Islam was founded by the prophet Muhammad at the beginning of the sixth century AD. The god of Islam, Allah, is presented in the Quran as an eternal being, transcendent and almighty. The Quran presents the creation and fall in a way similar to the Judeo-Christian tradition. Humans and angels were created to worship Allah. However, there is a major difference from the Biblical account. Allah created Adam and commanded that he be worshiped by all angels. Satan (Iblis) opposed this command and only then was he banished from heaven. However, in Islam there is no such thing as original sin. Although Adam and Eve sinned, they repented and were forgiven, so that their sin had no repercussions for the rest of the human race. Muslims believe that God is only one person, and that the Trinity is the belief in three Gods. Muhammad is the founder of Islam. He, like all other Muslim prophets is believed by Muslims to be infallible and sinless. He was not only a religious leader, but also a political leader, which explains the common practice of integrated church and state in many Muslim countries.
Similarities and Differences
In all religions except Confucianism, there is a singular being or many beings that are superior to mankind. In the case of a religion having more than a dozen deities, there will be one that is dominant in some way, or there will be a hierarchy. In the Eastern religions, superiority to the human race is represented as: The Truth, Enlightenment, Oneness, Ultimate Reality, The Universe, Completion, Absolution, or Perfection. In the case of a god, this god is often merciful, forgiving, righteous, perfect, etc., but he, she, or they will damn you to burn in hell, die, suffer for all eternity, suffer temporarily, give bad karma, or something similar. If you ask for forgiveness, or complete a purification ritual of some sort, you will be forgiven.
The concept of evil is present in all of the religions although they are manifested differently. The Eastern religions consider evil as the effect of spiritual ignorance. The first noble truth proclaimed by the Buddha states that the only reality of human existence is the all-pervading reality of suffering. The only possibility of escaping suffering is to know the true nature of things and thus escape from the dominion of ignorance, karma, and reincarnation. In the dualistic religions, evil is co-eternal with good. Matter and embodied existence are evil, and our ignorance keeps us from attaining perfection as angelic beings. According to Christianity, evil is neither created nor a natural element. It is a state that perpetuates itself when individuals sin and inexperience an absence of God.
Judaism, Christianity and Islam do not regard salvation as an impersonal merging with the Absolute or God, but as liberation from the bondage of sin and re-establishing a personal communion with the creator. In Hinduism and Buddhism hell is analogous to the Catholic concept of Purgatory. It is not an eternal damnation, but only a place to expiate bad karma in order that the purified soul can continue its advance toward liberation. The Western religions do not believe in reincarnation.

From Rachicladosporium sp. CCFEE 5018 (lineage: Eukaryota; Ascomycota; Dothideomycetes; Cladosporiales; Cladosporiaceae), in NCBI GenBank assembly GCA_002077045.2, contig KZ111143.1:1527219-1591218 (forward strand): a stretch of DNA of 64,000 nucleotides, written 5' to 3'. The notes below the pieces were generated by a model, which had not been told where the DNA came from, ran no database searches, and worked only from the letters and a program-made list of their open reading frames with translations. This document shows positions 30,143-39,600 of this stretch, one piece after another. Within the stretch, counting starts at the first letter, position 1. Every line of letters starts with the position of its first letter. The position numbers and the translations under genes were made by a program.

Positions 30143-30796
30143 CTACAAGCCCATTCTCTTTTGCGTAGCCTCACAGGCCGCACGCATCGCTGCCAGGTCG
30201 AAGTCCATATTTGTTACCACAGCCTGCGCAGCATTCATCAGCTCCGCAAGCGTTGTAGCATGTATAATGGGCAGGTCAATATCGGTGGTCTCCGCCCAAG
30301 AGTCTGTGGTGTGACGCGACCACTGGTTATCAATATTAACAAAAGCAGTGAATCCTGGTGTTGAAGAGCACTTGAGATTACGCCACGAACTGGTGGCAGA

Paden in his book entitled, Religious Worlds: The Comparative Study of Religion mentions that there is a second dimension in studying the structures of religion. Each religion is similar because they have events of human activity that have typical expressive forms such as initiation rites, passage rites, and marriage rites. All religions have stories that are myths or legends that describe gods, rituals, and sacrifices made by humans. For instance, the Quran is a book of mostly sayings and injunctions. The Hindu Vedas are a collection of hymns, chants, rituals, and teaching dialogue. Confucius’ writings are quoted at every opportunity and discussion on the discourses of life. The Holy Bible tells stories, but also lists laws, proverbs, psalms, genealogies, and prophecies. The Jewish Torah surrounds every syllable with commentary and interpretation. The holiness of all these words are memorized, traditional education is based on them and every major event includes mention of them. Christians say “Our Father,” Buddhists say nembutsu, and Hindus say Om (pronounced A-U-M).
Many writers have described Om as the real name of the Almighty. This word does not belong to any particular religion or language. It is nature’s word, nature’s mantra. Om occupies a very prominent place in all languages of the world. Omniscient, omnipotent, and omnipresent are the highest names for god. Hindu prayers usually end with Om, English prayers with Amen, and Arabic, Persian and Hindustani prayers with Amin.
- I Bloom, J Martin, & W Proudfoot (Eds), Religious Diversity and Human Rights, Columbia University Press, New York, 1996.
- John Bowker (Ed), Cambridge Illustrated History of Religions, Cambridge University Press, 2002.
- William Paden, Religious Worlds: The Comparative Study of Religion, Beacon, 1994.
- Subhash Kak, The Wishing Tree: Presence and Promise of India, iUniverse, 2008.